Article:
Alternatively visitors can stay in accommodations on Santa Cruz, San Cristóbal, Floreana or Isabela (the latter two are less populated). From there visitors can take day trips to the other islands with local providers.
The sun can be intensely hot in Galapagos, especially from Jan – April. Bring a wide brimmed hat, sun protection, long sleeves and pants to protect your skin from the sun. Drink plenty of water and apply sunscreen routinely.
For stays of less than 90 days (if traveling as a tourist) most citizens of the US, Canada, and many European countries do not require a visa to visit the Galapagos Islands. For stays of longer than this period, or if you plan to work in the Galapagos, different requirements may apply and a necessary visa may be mandatory.
Note: Other requirements for the Galapagos include a $100 park entrance fee ($100 for foreign adult visitors; less for children). Other identification documents or fees may apply or change, as traffic is strictly controlled in the islands, especially within the park. It’s best to check with a well reputed local guide or organization to be sure you are prepared for any additional fees or regulations. Visitors may need a Transit Control Card (issued by the organization INGALA).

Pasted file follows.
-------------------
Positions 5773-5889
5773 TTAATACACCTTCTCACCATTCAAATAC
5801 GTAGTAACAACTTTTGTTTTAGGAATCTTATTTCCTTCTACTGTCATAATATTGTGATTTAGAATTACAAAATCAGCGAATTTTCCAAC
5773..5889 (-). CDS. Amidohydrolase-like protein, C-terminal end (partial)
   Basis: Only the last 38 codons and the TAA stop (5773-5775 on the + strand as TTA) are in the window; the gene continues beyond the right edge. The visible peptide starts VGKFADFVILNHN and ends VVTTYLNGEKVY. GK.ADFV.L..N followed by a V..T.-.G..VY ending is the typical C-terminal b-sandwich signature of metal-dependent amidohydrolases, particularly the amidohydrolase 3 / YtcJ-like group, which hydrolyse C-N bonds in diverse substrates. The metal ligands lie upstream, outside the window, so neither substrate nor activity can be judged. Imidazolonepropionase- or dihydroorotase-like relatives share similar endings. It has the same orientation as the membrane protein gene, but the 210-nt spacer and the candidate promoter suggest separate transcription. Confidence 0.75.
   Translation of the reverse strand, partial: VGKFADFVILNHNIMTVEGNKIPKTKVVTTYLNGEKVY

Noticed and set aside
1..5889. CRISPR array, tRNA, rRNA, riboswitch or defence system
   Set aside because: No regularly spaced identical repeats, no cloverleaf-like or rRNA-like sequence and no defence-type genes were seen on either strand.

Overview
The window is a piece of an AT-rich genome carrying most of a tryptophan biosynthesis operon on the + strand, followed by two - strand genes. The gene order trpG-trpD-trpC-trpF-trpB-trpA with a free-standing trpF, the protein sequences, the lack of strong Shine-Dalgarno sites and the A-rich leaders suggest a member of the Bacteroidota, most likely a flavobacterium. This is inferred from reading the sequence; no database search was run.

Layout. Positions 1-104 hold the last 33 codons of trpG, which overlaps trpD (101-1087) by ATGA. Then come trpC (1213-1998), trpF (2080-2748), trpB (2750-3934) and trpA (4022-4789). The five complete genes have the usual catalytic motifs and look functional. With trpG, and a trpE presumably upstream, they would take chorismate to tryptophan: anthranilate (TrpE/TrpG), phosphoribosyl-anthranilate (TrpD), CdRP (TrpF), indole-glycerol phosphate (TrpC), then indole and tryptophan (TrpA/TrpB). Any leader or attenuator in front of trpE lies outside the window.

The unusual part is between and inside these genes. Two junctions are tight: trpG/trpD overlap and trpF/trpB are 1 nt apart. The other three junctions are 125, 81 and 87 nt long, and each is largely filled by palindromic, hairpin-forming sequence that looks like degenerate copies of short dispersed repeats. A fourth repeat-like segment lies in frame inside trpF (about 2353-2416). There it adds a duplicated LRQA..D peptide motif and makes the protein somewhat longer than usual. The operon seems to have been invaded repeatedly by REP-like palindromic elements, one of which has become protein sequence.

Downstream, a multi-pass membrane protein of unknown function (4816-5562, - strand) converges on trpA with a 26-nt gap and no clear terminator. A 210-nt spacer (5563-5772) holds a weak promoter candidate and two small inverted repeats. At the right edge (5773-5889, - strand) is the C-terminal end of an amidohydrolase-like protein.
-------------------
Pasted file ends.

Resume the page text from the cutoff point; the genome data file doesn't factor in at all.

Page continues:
Top 5 Sites
1. Charles Darwin Research Station (Puerto Ayora, Santa Cruz)
2. El Chato Tortoise Reserve (Santa Cruz)
3. Post Office Bay (Floreana Island)
4. Wall of Tears – a reminder of the difficult life led by prisoners of a former penal colony on Isabela Island
5. Las Tintoreras – unique lava formations and excellent wildlife including marine iguanas and Galapagos penguins
Top 5 Things To Do
1. Take a multi-day boat cruise amidst the uninhabited islands. Numerous providers offer this experience, from budget to high end, and the length of the tour can range from several days to over a week. Find a reputable operator that meets your budget.
2. Hike the rim of the Sierra Negro volcano on Isabela Island
3. Snorkel or kayak amidst unique geological formations at Los Túneles (best snorkeling January – May)
4. Enjoy a memorable beach run, or kayak in the coastal waters off the beach at Tortuga Bay (Puerto Ayora, Santa Cruz)
5. Dive or snorkel at Devil’s Crown (Floreana Island)